Public tech stocks have been on a downward trend the last few months in the US & Europe. Looking at SaaS specifically, Byron Deeter, partner at Bessemer Venture Partners, said the median company in their index of subscription software stocks is down 53%, and price-to-revenue multiples have dropped, on average, from 25 to below 12.
This bear market is driven by rising inflation and interest rates, as well as Russia’s invasion of Ukraine.
Private market correction has already started
In 2021, we saw large VC rounds at eye-watering valuations. However, private and public markets are intertwined, albeit the private valuations take time to correct. We’re now seeing the private funding market slowing down, a trend that started just at the start of this year.
Based on recent data from Carta, Series A to Series C round sizes in the US are lower - along with valuations of those deals.
What does it mean for SaaS founders?
CEOs and CFOs we speak to are increasingly nervous about future funding options for their businesses.
Below, I look at how current market conditions could impact SaaS in the next 12-18 months. I’ll touch on key inputs for your business (access to capital and talent), as well as one of your key assets (current customers), how they may be affected by market turmoil, and what measures you can take to mitigate risks.
Access to capital will be affected
Usually a company’s access to capital comes from three sources: cash you already have, new capital from existing financing partners, and new capital from new financing partners.
Our Co-founder & COO, Przemek Gotfryd, has already written on how to plan your capital availability under different scenarios. I’ll therefore focus on raising new capital.
For anyone that already has equity investors or other financing partners on your cap table, now is the time to stay in contact and plan the future together, to make sure you’re aligned on the market situation, and its implications on your business.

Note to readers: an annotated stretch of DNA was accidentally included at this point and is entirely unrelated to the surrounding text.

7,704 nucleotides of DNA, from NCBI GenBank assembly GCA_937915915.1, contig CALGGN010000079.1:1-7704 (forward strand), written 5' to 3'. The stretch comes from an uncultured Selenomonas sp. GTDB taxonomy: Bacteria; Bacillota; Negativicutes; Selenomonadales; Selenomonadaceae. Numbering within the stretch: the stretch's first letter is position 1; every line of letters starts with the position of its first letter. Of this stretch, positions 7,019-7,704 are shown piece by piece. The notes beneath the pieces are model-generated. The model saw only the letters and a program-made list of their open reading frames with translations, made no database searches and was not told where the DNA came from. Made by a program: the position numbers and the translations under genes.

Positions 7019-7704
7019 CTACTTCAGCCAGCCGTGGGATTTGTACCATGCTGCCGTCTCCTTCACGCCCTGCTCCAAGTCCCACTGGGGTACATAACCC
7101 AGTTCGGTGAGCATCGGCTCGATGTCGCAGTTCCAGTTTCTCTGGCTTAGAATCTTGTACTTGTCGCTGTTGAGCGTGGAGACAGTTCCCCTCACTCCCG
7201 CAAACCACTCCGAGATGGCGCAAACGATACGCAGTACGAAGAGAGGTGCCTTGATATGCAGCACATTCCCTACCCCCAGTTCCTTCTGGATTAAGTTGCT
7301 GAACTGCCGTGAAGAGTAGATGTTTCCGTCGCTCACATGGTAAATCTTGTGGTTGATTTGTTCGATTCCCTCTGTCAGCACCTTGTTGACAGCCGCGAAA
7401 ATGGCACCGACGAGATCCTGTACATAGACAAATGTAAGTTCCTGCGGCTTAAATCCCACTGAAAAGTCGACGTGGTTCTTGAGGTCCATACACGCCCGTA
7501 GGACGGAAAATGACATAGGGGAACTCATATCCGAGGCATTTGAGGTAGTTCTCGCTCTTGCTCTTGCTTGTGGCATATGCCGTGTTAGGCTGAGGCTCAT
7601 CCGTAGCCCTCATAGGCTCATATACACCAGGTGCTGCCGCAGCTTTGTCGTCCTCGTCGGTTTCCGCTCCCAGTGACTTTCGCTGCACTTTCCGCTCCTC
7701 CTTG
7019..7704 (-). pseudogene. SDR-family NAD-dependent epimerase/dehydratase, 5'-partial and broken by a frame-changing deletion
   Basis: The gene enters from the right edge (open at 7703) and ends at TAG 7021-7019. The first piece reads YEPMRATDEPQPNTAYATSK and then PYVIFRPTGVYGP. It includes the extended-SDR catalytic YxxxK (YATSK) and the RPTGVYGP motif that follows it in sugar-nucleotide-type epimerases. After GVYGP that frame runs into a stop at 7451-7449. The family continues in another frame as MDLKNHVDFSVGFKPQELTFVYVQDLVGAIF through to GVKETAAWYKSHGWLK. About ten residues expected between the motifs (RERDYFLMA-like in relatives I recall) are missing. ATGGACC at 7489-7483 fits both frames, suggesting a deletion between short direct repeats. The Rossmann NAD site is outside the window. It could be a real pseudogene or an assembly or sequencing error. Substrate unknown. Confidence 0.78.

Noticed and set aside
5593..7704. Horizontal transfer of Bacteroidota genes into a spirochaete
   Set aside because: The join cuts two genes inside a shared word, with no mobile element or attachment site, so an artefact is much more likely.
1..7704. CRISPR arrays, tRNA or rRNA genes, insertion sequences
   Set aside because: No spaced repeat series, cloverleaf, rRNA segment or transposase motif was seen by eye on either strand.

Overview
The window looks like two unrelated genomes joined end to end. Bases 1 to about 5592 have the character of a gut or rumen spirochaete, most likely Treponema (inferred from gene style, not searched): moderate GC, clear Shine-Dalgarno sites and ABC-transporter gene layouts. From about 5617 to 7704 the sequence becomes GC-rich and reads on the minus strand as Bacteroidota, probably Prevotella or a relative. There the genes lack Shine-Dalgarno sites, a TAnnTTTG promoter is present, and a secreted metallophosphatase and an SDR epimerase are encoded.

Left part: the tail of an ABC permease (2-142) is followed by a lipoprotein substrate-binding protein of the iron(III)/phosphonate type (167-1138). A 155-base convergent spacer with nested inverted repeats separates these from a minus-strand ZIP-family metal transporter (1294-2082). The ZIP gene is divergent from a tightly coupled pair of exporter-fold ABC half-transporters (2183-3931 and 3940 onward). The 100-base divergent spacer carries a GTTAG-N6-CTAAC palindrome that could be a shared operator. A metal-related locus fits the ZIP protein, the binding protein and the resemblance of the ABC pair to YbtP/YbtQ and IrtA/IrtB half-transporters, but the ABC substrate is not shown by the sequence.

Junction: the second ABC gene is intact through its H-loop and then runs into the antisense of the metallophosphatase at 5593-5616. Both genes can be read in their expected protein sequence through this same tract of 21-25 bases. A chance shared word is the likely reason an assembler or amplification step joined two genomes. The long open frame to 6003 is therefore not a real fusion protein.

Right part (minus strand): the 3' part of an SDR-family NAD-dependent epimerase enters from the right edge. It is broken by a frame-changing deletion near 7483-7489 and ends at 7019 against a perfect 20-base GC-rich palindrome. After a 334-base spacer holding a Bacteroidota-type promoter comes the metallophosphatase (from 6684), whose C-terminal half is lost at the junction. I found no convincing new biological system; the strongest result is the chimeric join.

However, the decrease in valuations at exit will put pressure on your investors to drive more value creation per dollar invested in order to reach the same expected returns.
There are three ways for an investor to make this happen:
- Make the company go further with the capital they’ve already invested (avoiding further capital injections)
- Find additional capital without impacting the company’s valuation (eg debt or non-dilutive financing)
- Invest more, but at a lower valuation
With that in mind, here are four things to look out for from investors during market turmoil:
Pressure to cut costs
We’re already seeing many high profile tech companies taking decisive action, with the likes of Hopin, Peloton, and others reducing headcount to prolong cash runway.
What to do
Do scenario planning early and often to stay in control. Our Co-founder & COO recommends founders should switch from occasional financial planning to monthly re-calibration.
Declining investor risk appetites
Expect slower fundraising processes, as more analysis and discussion will go into investor decisions in 2022. Decisions may be more cautious, and we’re seeing lower roundsizes and valuations as well as less founder-friendly terms.
What to do
Plan fundraising months in advance, and lower your expectations of what you'll get from new and existing investors (amount to invest, valuation, key terms, etc.).
Investigate alternative financing options
Research non-dilutive capital and alternative lenders as they may be able to provide working capital to help you fund or extend your cash runway to delay your next equity round. We’re seeing increased interest in our non-dilutive funding option.
What to do
Make sure you’re aware of and understand the range of financing options available to you that are suitable for your business needs, stage, and risk profile. Engage early with different providers to understand their offers and plan ahead.